Sunday, August 16, 2015

WINTER CARNIVAL

by Randy Russell

EVERYTHING HAD GONE WRONG. I couldn't find a job. And when I did, it was a bad job. My fishing pole broke. The creek filled with sand. My woman run away with another man.

It was a mild winter, though you wouldn't know it by my gas bill, and I didn't freeze to death. I was looking forward to taking the plastic off the windows. The only bad thing, besides everything, was that here it was April already,and there had been no snow. No snow all winter! Snow is what makes winter bearable, and even though this was Columbus, Ohio, and for all nintendo porpoises "The South," still, this was very unusual. And depressing. So when it started snowing that day I stopped what I was doing and jumped up and down at the window like the little kid I hope to be someday.

The next thing I knew I had my full winter gear on, even though it was too warm for it--in the mid-forties (too warm for snow I had thought,) and I was out in it, coming down harder and harder, looking like a damn blizzard even. Where would I go?

To the river, I decided, because water is the important thing, and if there's no ocean or lake, then the river is the thing. I stopped at Andy's Carryout on the way, even though it wasn't on the way, OK, I went out of my way to buy wine. A pint of MD 20/20, even though it was totally unnecessary because I already felt drunk and I already felt high, and what would wine do but make me tired and depressed? But it's habit, maybe, or ritual, better, and maybe important to keep me grounded, at least that person who was me, that year.

Being so warm, the snow was wet as rain, and I was soon soaked, but warm and even sweating, as I was so overdressed. And it was so heavy it stuck to everything and covered everything with ice and slush and actual thick white snow! Including me. I was trudging through snow by the time I got to the river and opened my wine and took a big swig. The wine tasted good even (it was the circumstances) and there was actually steam rising from the river, and it looked unreal, like the river to hell, or in a fairy tale. I started along the trail along the river, exploring, uncovering new territory, land never before seen by the drunken white man.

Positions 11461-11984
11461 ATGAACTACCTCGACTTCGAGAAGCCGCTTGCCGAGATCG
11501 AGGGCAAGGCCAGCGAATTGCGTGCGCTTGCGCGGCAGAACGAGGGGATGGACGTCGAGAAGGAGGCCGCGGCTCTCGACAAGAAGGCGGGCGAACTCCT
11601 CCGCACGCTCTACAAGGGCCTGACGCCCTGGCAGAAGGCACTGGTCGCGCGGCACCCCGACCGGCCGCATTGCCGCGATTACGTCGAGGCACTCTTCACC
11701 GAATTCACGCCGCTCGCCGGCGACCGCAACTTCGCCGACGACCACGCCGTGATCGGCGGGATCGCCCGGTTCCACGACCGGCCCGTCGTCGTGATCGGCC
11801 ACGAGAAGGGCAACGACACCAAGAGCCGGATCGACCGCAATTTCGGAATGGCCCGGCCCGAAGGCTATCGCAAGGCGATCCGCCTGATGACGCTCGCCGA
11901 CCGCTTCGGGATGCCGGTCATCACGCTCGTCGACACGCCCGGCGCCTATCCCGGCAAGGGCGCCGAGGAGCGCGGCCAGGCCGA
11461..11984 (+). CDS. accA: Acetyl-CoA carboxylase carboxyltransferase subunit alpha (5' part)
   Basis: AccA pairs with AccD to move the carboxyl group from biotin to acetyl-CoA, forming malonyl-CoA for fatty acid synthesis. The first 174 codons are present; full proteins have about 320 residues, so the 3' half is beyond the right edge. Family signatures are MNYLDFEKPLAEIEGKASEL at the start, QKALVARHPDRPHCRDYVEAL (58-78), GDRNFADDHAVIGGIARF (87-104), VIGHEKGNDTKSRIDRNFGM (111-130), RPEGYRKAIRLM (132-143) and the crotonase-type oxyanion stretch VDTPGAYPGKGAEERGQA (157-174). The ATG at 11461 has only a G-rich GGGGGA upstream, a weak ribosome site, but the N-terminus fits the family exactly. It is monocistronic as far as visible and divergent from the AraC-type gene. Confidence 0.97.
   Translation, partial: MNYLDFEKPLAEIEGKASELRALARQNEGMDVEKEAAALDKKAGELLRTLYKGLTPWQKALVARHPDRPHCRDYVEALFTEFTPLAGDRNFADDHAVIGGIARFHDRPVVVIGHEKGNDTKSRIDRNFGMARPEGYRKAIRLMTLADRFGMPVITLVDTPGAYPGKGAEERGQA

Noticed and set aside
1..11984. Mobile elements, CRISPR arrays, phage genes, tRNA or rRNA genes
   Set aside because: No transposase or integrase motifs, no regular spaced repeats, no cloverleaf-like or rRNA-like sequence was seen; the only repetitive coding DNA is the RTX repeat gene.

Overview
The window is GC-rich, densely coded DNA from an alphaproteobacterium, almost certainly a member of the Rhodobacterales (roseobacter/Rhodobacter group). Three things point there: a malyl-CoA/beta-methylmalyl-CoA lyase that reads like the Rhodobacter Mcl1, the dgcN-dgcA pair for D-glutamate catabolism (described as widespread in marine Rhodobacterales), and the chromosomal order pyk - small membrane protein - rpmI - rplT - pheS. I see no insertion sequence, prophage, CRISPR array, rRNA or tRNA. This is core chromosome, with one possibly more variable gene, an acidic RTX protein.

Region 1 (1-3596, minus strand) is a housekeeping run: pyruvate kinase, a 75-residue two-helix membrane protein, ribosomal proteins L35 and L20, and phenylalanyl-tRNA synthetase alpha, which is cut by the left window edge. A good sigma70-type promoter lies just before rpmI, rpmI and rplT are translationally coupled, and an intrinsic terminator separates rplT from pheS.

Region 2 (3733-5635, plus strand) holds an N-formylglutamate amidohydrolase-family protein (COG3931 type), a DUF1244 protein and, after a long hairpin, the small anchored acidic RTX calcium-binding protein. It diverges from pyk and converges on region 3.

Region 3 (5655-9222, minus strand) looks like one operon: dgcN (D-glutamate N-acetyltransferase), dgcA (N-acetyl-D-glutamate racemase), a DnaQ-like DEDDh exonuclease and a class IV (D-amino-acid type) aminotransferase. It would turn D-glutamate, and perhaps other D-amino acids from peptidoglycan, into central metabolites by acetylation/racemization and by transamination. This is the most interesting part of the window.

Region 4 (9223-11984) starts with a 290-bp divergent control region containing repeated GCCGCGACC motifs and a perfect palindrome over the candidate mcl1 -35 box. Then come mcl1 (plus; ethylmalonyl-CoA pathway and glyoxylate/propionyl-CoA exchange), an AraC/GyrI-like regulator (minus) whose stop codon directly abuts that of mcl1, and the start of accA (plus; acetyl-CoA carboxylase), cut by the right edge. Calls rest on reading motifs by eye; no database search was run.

No one else was out--the world was empty. I would stop now and then and pull out my bottle and take a pull. It would warm me up. I was hot and sweating, and soaked from the snow. At one point I looked across the river, through the heavy mist, and I was lost. There was nothing, no one, no city, and I was rooted in no time period. I screamed across the river. It was silent. I screamed again, as loud as I could. Still no sound except for the snow hitting the trees and the silent power of the river flowing, which I knew.

I started running then, along the trail, going deeper and deeper into the wilderness-- treacherous, dangerous terrain. I slipped andfell--I slid down a snow hill--my foot went in the river. All of that.

Finally it was over. The trail came to an end. The wine ran out. I ran out of gas. The snow lessened, but was still coming down, gently and saner now. I worked my way back to a road. Then through unknown neighborhoods in the direction of home and a hot shower and dry clothes. Back to whatever it was that I was doing. back to where the evening had left off, and all my problems and hardships. But also the project on my desk. The project was the only thing that kept me from suddenly changing into another person day after day.

On my way back I walked past a house where someone was out amazed by the snow like me (and not merely complaining about its unseasonableness like hundreds of thousands more.) This guy had taken advantage of the incredible packing quality of the wet snow and had built an actual six foot high ice arch over the sidewalk leading to his house. I stopped and looked at the arch. It was something--something you walk under, walk through. I knew I could walk under the arch. I could walk through. I knew I could either walk through the arch or I could walk by--continue on and pass it by. I stopped and looked at the arch. I liked it. It made me happy. Then I turned and walked past, kept going in the direction I was going.

2 comments:

Anonymous said...

is this a movie?

Lesbia Cronkite-Chumm said...

WINTER CARNIVAL a BBC weekly comedy, where Everyman has an adventure in a snowstorm each episode to a laugh track recorded in 1950.